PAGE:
"I regret the loss of any civilian lives as a result of strikes against targets in Syria. The parties involved in this campaign must abide by international humanitarian law and take all necessary precautions to avoid and minimize civilian casualties," he said.
U.S. Central Command releases strike videos, Part One
U.S. Central Command releases strike videos, Part Two
U.S. Central Command releases strike videos, Part Three
Syria confirms U.S. warning of airstrikes
In a note to CNN, the Syrian mission to the U.N. said Bashar Ja-afari, the permanent representative of the Syrian Arab Republic to the United Nations Headquarters in New York, was informed that the U.S. and others intended to conduct strikes in Syria.
Ambassador Samantha Power delivered the message, the mission said.
"Yes, Ambassador Ja'afari was informed in advance by the US Ambassador before launching the airstrikes," the letter says.
Iran denounces strikes
In a meeting with journalists, Iranian President Hassan Rouhani told CNN's Fareed Zakaria that there was no legal basis for the strikes in Syria. There are only two ways the strikes could be legal, he said: Either the U.N. should have authorized them or the Syrian government should have invited the intervention.
Here's some additional information on the Khorasan Group
Asked aboard Air Force One if the Arab partners assisting the U.S. and others in their campaign against ISIS in Syria was a one-time thing or something that would continue, Deputy National Security Adviser Ben Rhodes said, "I think you will continue to see this coalition work together in Syria."
"I think going forward, we’re looking to build this coalition. So insofar as it will change, we will grow a coalition of nations to take different actions. Some nations will take strikes in Syria; some nations will take strikes in Iraq. Some nations will participate in training and equipping of Iraqis, training and equipping of Syrians. Some nations will help us in counter-financing, stopping the flow of foreign fighters."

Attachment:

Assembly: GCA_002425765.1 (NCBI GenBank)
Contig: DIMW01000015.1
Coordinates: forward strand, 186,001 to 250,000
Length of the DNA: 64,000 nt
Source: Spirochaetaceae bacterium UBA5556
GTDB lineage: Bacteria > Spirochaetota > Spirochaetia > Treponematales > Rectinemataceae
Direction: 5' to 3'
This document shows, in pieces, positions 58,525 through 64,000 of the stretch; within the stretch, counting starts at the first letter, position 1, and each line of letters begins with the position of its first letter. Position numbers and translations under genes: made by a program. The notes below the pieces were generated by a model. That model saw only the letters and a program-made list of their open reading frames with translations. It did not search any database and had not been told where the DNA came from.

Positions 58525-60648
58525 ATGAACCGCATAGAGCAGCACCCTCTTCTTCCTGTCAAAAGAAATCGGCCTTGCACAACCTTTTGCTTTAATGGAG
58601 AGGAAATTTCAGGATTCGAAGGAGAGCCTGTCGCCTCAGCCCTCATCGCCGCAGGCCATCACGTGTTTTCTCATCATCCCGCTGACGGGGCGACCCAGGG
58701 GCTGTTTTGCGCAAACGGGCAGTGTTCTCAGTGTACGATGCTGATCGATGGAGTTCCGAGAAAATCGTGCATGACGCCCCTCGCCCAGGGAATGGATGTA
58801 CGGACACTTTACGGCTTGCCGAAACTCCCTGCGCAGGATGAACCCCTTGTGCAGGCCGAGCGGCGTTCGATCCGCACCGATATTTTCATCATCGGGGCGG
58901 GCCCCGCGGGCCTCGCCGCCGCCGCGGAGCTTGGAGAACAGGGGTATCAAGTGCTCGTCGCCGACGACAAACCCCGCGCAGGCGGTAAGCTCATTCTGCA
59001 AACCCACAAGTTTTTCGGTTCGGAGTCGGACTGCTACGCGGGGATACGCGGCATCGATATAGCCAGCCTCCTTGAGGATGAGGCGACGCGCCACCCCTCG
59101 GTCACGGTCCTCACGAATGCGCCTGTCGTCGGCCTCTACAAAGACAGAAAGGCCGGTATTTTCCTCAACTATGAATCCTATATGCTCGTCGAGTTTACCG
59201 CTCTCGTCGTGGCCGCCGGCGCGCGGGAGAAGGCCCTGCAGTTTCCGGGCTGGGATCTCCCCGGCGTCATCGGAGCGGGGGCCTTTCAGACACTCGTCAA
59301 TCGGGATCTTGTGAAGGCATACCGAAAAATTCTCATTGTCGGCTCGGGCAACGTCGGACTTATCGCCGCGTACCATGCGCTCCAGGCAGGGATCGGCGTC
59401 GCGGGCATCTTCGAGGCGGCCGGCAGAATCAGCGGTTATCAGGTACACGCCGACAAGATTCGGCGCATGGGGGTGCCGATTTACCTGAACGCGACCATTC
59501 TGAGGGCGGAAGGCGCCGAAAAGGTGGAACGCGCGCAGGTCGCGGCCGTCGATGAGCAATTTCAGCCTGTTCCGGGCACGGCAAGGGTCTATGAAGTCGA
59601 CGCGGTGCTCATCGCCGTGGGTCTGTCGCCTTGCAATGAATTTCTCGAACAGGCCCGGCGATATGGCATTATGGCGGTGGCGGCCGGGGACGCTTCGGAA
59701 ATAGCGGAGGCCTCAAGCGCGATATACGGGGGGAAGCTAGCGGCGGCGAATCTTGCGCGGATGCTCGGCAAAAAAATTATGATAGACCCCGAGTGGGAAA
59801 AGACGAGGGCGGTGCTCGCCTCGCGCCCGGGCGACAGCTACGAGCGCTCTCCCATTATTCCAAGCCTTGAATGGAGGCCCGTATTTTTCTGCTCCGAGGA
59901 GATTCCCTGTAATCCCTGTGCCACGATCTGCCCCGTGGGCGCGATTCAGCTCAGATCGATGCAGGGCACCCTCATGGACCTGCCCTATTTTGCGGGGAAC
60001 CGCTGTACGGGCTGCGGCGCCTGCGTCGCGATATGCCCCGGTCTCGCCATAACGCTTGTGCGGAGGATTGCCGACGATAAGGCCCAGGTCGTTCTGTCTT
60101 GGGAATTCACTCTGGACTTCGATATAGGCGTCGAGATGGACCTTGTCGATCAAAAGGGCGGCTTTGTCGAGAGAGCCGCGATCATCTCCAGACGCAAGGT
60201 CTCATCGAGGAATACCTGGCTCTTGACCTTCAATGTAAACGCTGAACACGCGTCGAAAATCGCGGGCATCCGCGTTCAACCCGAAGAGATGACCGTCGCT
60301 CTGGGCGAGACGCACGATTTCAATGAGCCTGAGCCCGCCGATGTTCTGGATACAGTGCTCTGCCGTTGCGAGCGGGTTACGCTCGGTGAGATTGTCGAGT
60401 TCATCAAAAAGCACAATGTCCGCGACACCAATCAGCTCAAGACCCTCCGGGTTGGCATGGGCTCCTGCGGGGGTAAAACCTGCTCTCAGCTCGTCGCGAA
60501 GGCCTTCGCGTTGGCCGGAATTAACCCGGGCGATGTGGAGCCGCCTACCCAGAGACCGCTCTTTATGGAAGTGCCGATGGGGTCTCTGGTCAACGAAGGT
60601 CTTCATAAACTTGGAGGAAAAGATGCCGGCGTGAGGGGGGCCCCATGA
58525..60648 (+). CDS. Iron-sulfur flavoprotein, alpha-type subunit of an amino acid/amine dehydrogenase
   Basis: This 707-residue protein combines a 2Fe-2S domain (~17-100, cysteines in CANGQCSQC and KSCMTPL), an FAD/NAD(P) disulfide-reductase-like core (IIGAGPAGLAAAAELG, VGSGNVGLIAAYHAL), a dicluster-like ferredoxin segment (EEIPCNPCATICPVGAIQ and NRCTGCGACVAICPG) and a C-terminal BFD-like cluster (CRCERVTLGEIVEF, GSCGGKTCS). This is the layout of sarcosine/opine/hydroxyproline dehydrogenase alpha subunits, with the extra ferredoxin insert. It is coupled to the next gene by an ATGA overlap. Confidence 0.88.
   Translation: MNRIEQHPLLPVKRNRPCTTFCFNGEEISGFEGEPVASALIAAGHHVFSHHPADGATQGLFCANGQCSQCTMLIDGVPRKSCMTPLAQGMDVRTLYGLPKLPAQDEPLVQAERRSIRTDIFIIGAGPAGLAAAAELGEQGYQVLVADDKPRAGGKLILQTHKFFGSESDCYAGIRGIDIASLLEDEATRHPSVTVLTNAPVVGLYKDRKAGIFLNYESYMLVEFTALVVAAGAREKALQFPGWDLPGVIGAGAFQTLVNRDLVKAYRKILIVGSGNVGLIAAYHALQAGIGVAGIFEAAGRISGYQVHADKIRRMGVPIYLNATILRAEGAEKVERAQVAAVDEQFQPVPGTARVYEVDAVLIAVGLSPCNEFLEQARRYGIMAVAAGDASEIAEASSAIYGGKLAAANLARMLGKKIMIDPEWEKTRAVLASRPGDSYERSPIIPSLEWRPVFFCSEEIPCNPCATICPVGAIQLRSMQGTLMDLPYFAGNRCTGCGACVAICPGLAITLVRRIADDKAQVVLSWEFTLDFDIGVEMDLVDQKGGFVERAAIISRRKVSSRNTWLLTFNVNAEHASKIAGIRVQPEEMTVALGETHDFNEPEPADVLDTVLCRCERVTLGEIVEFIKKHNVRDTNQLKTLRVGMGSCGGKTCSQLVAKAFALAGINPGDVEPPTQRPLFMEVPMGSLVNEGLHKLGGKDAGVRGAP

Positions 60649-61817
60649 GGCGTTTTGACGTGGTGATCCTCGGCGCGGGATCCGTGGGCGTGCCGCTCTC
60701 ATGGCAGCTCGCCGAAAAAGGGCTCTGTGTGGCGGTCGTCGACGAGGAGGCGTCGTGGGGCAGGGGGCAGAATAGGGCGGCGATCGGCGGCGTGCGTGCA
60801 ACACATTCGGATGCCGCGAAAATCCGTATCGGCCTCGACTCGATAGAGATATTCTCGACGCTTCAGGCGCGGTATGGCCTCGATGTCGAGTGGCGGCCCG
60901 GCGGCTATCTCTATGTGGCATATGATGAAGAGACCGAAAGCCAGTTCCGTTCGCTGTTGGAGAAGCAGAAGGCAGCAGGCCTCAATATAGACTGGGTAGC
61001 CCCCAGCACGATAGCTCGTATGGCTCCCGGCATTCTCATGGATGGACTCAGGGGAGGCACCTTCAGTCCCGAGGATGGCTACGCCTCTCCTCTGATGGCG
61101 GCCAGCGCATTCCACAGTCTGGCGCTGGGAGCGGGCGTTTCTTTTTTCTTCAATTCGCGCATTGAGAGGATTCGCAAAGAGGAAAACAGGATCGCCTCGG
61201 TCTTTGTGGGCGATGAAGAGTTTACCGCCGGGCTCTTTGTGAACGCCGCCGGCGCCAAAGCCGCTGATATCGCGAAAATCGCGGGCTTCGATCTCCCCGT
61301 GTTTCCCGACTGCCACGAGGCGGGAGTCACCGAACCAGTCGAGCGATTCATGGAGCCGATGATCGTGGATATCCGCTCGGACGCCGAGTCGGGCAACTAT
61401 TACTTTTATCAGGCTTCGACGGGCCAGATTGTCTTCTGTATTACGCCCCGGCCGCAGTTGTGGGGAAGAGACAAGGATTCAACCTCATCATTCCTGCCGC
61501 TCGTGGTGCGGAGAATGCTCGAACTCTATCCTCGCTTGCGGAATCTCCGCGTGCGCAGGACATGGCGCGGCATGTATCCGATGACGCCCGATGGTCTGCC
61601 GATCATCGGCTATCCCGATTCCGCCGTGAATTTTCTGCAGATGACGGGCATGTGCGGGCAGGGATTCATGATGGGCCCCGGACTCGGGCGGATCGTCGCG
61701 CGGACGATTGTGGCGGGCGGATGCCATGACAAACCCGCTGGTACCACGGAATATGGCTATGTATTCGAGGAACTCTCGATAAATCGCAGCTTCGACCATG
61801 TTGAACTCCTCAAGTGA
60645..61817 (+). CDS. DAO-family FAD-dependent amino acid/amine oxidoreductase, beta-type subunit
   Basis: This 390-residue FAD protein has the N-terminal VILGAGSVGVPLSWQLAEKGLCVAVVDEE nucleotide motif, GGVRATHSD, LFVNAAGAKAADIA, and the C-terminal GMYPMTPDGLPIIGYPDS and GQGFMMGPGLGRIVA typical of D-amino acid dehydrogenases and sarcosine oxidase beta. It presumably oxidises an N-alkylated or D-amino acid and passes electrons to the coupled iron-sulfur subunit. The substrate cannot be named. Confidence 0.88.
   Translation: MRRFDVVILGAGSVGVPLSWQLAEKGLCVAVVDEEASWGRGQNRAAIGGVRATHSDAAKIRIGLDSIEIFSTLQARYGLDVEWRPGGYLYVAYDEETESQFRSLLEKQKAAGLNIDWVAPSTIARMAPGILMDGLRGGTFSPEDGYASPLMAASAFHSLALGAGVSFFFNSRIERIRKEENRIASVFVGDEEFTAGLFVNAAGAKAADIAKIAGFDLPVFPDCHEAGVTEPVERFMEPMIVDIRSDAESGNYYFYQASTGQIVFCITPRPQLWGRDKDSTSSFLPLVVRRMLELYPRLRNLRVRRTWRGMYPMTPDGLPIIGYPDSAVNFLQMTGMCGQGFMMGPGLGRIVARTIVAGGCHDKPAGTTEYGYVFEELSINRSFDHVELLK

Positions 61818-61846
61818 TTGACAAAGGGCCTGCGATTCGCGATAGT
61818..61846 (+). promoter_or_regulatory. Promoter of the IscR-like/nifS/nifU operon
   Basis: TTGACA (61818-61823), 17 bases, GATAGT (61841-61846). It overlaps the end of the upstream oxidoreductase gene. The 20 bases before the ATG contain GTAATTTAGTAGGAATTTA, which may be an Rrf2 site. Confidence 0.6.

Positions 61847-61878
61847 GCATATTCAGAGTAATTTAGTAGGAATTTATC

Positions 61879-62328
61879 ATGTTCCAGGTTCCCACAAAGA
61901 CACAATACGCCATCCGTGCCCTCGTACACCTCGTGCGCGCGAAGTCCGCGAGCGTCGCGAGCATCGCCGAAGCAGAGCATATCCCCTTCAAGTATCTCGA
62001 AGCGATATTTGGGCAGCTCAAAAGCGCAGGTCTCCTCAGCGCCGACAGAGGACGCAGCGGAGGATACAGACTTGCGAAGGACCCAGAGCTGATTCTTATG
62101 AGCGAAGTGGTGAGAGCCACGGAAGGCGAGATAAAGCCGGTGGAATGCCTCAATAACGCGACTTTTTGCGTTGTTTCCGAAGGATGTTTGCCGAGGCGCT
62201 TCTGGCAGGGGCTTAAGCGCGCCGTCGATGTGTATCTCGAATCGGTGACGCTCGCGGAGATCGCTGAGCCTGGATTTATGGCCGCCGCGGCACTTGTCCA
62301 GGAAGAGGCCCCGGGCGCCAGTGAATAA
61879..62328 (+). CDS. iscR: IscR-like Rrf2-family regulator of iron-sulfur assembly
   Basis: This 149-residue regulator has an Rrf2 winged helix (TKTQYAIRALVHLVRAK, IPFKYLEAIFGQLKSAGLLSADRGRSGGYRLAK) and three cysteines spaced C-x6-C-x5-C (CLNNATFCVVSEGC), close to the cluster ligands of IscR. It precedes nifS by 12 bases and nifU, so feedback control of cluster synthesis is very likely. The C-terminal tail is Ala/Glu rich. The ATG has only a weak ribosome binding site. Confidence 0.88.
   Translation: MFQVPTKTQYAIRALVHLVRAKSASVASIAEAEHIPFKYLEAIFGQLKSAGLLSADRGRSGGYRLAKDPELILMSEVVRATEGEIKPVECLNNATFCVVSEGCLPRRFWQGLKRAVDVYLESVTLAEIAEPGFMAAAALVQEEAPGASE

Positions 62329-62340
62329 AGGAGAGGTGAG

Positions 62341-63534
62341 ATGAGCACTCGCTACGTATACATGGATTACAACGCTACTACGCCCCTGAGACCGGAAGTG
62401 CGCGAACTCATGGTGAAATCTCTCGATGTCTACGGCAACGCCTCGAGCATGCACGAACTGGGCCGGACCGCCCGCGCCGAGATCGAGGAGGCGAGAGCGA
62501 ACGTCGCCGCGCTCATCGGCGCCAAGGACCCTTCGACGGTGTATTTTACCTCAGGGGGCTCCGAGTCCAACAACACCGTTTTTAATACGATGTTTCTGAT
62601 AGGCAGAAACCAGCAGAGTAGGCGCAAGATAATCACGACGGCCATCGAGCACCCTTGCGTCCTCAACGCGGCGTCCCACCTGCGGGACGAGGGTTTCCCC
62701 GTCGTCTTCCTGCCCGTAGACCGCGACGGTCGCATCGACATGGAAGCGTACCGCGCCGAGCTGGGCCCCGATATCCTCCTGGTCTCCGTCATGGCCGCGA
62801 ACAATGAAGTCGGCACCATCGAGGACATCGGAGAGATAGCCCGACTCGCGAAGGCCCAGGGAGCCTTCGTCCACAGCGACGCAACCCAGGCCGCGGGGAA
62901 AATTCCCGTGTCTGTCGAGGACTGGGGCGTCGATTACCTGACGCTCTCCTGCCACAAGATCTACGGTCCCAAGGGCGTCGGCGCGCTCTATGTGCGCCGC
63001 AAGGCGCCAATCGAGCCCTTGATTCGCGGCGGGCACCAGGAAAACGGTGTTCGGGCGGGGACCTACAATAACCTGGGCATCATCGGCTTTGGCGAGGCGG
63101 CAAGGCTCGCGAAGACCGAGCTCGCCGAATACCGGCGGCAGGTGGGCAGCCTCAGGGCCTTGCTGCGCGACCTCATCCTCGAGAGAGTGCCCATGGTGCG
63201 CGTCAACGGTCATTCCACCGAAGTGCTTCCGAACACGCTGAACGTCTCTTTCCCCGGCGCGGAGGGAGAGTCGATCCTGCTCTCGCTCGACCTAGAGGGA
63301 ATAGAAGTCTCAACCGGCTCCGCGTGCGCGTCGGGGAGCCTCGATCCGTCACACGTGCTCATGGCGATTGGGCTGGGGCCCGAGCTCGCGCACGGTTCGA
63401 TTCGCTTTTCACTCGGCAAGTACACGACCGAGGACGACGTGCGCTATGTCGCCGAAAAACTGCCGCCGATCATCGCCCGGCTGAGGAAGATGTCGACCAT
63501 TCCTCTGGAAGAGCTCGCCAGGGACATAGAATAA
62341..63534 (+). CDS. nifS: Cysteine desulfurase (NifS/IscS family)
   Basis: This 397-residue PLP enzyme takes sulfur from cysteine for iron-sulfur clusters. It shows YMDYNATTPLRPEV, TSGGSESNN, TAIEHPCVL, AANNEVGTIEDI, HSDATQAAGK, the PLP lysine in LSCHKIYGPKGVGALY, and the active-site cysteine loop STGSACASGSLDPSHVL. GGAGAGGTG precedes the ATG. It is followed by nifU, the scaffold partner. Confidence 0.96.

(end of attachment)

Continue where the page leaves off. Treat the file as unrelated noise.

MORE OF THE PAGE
Refugees flood Turkey
CNN's Arwa Damon reports on the ongoing refugee crisis as Syrians flee their country and ISIS:
Long road ahead
Pentagon Press Secretary John Kirby tells Christiane Amanpour the air campaign against ISIS may take more than a year.
Key figure reportedly killed
The leader of al Qaeda-linked al-Nusra Front was killed early Tuesday in U.S.-led airstrikes in Syria, according to a statement released by the group. It identified the leader as Abu Yousef al-Turki, also known as "the Turk." The statement posted on Twitter was accompanied by a so-called proof-of-death -- a photograph -- of the former fighter. CNN cannot independently verify al-Nusra's claims, but the monitoring group the Syrian Observatory for Human Rights (SOHR) reported the group was among those targeted during the airstrikes. -- From CNN's Ali Younes, Hamdi Alkshahli and Raja Razek
Warning to U.S. law enforcement
A U.S. Department of Homeland Security joint intelligence bulletin is warning law enforcement agencies to be on heightened alert for lone-wolf terror attacks on U.S. soil in wake of the airstrikes against ISIS and others in Syria, a U.S. law enforcement official tells CNN's Pamela Brown
Syrian diplomatic response